# Help to correct answer: Product of orientable manifolds is orientable

In the first reply to this post, I made a comment, but nobody answered me yet. Link: Orientability of a product of smooth manifolds implies orientability of each factor

My problem is in the return of the affirmation $(\Leftarrow)$.

Problem statement:

Given two smooth manifolds $M$ and $N$, show that the product manifold $M \times N$ is orientable if and only if $M$ and $N$ are orientable.

$1)$ If $M^m,N^n$ are both orientable, there are volume forms (i.e., non-zero top-forms) $\omega\in\Omega^m(M)$ and $\sigma\in\Omega^n(N)$. Define $\eta\in\Omega^{n+m}(M)$ as: $$\eta(X_1,...,X_n,Y_1,...,Y_m):=\omega(X_1,...,X_n)\sigma(Y_1,...,Y_m)$$

which is a volume form on $M\times N$, so $M\times N$ is orientable.

$2)$ Conversely, if $M\times N$ is orientable, there is a volume form $\eta\in\Omega^{n+m}(M\times N)$. Fix a point $q\in N$ and a basis $\left\{\left.\frac{\partial}{\partial y_1}\right|_q, ...,\left.\frac{\partial}{\partial y_n}\right|_q\right\}$ a for $T_qN$. Define $\omega\in\Omega^m(M)$ as: $$w(X_1,...,X_n):=\eta_{(\cdot,q)}\left(X_1,...,X_n,\left.\frac{\partial}{\partial y_1}\right|_q,...,\left.\frac{\partial}{\partial y_m}\right|_q\right)$$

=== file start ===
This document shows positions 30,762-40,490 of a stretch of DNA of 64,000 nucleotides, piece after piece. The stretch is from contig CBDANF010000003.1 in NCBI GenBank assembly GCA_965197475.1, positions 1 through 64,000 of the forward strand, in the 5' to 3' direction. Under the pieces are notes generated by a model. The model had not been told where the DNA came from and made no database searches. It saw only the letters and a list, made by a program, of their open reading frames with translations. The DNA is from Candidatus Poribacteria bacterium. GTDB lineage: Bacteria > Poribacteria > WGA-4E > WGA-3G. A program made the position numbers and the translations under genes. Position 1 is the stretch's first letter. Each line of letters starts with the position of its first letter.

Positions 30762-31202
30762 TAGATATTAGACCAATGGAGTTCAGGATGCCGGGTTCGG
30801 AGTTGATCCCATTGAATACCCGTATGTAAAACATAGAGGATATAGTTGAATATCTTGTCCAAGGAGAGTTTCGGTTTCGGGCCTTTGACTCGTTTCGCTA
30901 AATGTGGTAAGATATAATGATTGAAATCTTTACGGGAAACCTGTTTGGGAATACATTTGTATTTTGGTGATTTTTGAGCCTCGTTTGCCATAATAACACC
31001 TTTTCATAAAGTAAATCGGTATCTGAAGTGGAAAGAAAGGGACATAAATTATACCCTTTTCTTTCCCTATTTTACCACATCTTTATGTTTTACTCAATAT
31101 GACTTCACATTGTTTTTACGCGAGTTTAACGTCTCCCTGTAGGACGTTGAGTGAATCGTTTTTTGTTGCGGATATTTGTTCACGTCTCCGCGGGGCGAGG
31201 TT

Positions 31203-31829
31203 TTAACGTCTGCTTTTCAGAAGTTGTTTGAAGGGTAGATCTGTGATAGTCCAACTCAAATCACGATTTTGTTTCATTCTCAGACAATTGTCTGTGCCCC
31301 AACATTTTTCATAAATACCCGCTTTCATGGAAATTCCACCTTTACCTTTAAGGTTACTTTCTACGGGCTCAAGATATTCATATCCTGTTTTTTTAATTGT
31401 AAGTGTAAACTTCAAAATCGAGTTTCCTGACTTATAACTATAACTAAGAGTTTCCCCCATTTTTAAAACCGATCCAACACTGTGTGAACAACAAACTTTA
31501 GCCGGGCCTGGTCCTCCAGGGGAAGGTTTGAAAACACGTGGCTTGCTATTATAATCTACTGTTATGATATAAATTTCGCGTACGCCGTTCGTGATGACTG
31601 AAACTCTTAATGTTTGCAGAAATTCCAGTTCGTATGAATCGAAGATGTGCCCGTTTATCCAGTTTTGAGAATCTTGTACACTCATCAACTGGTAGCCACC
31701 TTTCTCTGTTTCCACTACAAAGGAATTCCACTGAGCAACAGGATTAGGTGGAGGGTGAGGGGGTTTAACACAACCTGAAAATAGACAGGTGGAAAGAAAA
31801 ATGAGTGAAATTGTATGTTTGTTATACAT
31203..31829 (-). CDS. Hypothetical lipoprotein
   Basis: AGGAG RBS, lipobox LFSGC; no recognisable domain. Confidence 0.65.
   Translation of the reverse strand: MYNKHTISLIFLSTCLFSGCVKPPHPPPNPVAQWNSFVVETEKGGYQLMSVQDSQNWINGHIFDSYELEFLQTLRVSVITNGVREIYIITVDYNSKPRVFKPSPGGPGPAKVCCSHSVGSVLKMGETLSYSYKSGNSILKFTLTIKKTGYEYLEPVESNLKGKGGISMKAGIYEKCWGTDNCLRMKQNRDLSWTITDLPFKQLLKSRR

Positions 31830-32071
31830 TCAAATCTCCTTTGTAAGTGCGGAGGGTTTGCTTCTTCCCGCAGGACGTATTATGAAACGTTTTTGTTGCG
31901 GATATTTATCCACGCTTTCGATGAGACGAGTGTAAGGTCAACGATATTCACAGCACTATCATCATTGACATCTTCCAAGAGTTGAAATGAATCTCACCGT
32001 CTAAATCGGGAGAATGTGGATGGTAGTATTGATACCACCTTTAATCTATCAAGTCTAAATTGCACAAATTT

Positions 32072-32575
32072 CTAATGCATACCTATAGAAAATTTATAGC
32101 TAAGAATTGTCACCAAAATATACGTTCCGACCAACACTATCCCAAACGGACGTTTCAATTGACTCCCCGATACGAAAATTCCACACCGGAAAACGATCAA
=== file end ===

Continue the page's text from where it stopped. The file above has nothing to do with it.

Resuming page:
which is a non-zero top-form on $M$, so $M$ is orientable. We can make a similar construction for $N$.

My comment on the first answer:

"I think it's wrong at the beginning of "Define $η∈Ω^{n+m}(M)$" must be "Define $η∈Ω^{n+m}(M\times N)$". And even then, I think the product is not well defined. In $Λ^{m+n}(M×N)$ has more vectors than ωσ can actually receive. Am I right? Think of the case $m=n=1$ you will see. I have a problem similar to posted, my idea was to do as you but I found this problem. Am I correct?"

How to correct?

• You may want to rewrite the question here, so that the post is self-contained as it should be. In principle, since it hasn't been accepted, the answer you've commented on may be deleted any moment. – Saucy O'Path Jun 10 '18 at 20:00
• @SaucyO'Path Yes! – Mancala Jun 10 '18 at 20:01

You’re right that $\eta \in \Omega^{n+m} (M \times N)$. The product is fine as defined . Maybe you’d like a different formulation. Let $\omega \in \Omega^m(M)$ and $\sigma \in \Omega^n(N)$ be two volume forms. Let $\pi_M : M\times N \to M$ and $\pi_N : M\times N \to N$ be the canonical projection maps. Then let $\eta = \pi_M^\ast(\omega) \wedge \pi_N^\ast(\sigma)$. This is a volume form on $M \times N$ and is more or less the $\eta$ defined in the original response.
Edit: As Shifrin points out below, the form $\eta$ in the original answer doesn’t make sense. I think my construction of a volume form is correct however.
• Why do you think the product isn’t well defined? As for $\bigwedge^{m+n}(M \times N)$, this accepts $m+n$ vector (fields) as does $\omega \sigma$. Where do you see a mismatch? – Osama Ghani Jun 10 '18 at 20:32
• No, the original response is just plain wrong. One needs to take $m+n$ vector fields on $M\times N$. Thus, one needs to project $m$ of them to $M$ and $n$ of them to $N$, but one needs to take the (at least partial) skew-symmetrization involved with the wedge product. – Ted Shifrin Jun 10 '18 at 20:47